A unified security system that optimizes evidence reporting and the digitization of standard operating procedures (SOPs) can help organizations comply. Being able to securely collect, manage, and share digital evidence from multiple sites makes it easy to meet different audit requirements.

Organizations can also use a unified security system to predefine a wide variety of criteria and create digitized SOPs to guide in event response. This ensures compliance across a distributed organization since all security teams, regardless of shift or location, operate according to the same SOPs, and is especially important when exporting and sharing workflow diagrams and incident reports with auditors.

Strong cybersecurity is key

More power and utility companies are embracing IIoT such as digital metering and IoT sensors, and turning data into opportunity to modernize operations. Thus, the level of reliance on IT systems makes firms more vulnerable to cyber attacks. A poorly protected camera, unencrypted communication between a server and application, or out-of-date firmware can all be exploited by cybercriminals.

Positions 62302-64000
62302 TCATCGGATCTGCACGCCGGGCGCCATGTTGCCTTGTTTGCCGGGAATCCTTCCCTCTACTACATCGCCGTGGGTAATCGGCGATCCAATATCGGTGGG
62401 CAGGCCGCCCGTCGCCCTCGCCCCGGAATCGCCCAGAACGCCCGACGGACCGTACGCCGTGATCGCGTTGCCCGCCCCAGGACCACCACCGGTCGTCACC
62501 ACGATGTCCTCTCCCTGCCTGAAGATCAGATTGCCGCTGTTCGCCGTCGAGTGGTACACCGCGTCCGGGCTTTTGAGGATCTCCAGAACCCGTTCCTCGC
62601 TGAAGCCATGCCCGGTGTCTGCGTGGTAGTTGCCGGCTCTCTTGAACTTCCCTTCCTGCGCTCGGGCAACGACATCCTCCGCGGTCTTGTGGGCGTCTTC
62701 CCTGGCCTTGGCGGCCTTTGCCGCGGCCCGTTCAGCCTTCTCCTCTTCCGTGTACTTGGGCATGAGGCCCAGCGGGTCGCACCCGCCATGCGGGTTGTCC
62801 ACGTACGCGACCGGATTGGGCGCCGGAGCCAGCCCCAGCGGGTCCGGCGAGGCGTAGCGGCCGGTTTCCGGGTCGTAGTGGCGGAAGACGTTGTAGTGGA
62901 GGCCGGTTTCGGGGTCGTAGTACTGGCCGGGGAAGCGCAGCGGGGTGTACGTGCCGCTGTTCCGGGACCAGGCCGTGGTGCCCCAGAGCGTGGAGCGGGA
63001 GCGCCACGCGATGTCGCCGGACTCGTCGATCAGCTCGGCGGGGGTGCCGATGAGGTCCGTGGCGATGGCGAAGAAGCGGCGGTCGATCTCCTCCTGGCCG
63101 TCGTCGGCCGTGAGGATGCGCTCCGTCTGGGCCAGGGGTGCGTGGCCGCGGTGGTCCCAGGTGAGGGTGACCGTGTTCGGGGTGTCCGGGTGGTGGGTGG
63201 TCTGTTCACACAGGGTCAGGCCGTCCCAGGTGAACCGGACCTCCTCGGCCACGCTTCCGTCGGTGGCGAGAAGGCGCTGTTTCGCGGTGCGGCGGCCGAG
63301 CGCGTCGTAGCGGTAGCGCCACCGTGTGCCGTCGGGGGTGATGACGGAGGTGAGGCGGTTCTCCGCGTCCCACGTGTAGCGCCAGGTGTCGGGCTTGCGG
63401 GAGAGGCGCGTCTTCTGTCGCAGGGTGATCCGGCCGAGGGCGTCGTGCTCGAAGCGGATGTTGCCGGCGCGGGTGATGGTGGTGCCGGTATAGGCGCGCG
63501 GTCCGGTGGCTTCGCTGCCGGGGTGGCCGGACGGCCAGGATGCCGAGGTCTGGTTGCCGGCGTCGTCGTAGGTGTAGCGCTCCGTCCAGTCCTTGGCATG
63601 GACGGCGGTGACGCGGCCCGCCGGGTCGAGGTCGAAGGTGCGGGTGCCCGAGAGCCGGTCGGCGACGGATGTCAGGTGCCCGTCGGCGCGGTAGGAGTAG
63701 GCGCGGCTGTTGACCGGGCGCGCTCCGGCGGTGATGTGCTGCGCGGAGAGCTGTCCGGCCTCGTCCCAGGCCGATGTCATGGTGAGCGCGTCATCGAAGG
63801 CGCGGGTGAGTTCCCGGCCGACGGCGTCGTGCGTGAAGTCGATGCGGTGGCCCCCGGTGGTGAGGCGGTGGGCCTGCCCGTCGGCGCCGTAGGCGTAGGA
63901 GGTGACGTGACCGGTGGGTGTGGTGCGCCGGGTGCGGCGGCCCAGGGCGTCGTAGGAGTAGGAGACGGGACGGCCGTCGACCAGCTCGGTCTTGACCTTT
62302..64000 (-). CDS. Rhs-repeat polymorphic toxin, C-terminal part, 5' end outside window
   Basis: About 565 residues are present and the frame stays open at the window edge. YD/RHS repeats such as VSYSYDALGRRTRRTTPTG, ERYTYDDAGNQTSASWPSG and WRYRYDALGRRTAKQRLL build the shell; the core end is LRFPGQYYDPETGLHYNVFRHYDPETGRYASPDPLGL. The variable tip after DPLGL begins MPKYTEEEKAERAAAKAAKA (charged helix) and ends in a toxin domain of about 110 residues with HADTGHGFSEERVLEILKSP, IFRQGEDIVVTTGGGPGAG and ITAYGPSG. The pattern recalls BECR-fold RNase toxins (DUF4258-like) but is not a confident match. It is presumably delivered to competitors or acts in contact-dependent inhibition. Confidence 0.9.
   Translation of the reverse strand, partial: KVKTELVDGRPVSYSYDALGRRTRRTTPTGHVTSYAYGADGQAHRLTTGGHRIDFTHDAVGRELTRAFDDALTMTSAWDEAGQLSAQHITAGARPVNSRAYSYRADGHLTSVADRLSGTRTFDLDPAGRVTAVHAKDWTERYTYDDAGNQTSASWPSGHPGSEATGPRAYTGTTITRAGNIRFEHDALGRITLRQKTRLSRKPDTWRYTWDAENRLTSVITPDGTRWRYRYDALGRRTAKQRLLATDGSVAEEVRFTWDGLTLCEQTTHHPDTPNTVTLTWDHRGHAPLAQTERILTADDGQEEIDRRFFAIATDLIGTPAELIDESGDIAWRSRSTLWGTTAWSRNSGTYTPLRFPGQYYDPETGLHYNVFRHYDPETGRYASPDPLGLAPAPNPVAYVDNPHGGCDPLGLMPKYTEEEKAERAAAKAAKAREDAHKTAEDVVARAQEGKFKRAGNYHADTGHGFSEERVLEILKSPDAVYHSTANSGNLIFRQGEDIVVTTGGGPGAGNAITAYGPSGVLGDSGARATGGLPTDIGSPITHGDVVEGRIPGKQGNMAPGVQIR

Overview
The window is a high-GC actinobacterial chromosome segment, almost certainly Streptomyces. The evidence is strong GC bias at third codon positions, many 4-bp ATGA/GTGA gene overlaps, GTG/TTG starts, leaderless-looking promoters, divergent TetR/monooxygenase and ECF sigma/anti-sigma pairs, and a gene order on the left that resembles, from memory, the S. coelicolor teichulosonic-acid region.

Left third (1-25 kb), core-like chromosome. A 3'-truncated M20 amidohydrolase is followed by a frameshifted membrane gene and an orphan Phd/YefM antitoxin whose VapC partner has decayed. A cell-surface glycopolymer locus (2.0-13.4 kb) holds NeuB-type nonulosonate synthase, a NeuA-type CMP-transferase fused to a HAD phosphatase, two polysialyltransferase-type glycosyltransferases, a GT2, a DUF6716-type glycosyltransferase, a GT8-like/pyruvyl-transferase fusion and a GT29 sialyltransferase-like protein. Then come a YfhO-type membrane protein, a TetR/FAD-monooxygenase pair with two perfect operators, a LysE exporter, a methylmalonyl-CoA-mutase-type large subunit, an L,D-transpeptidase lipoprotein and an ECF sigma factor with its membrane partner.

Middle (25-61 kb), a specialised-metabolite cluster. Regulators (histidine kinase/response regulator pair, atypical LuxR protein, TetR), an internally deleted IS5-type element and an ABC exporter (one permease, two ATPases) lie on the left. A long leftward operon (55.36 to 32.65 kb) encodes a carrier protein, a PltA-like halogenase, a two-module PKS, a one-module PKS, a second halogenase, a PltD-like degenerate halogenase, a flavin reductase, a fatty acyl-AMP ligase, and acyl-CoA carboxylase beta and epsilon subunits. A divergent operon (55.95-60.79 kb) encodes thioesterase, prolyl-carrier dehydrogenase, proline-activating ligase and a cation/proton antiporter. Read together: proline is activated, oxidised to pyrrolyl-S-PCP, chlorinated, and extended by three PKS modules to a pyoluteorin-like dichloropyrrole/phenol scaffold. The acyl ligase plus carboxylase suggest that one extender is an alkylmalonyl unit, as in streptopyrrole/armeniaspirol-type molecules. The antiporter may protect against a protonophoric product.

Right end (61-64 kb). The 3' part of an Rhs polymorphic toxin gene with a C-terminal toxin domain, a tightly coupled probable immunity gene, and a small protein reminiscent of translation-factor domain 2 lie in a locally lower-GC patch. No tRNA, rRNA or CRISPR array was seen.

Security systems can no longer focus solely on physical threats. Organizations must choose hardened solutions that also work to protect all other systems and information connected to the network. Because no single approach is enough, any solution deployed must include multiple layers of defense.  Physical security solutions must use strong encryption, authentication, and authorization protocols to protect data captured for management, analysis, and storage.

As the Energy & Utilities sector continues to transform, organizations have the opportunity to build stronger physical security strategies that will help them improve expanding operations, keep pace with changing regulations, and defend against increasingly complex cyberthreats. Working in partnership with trusted physical security vendors will help them protect this core component of every nation’s critical infrastructure.

Greg Kemper is Regional Director, Enterprise at Genetec, Inc.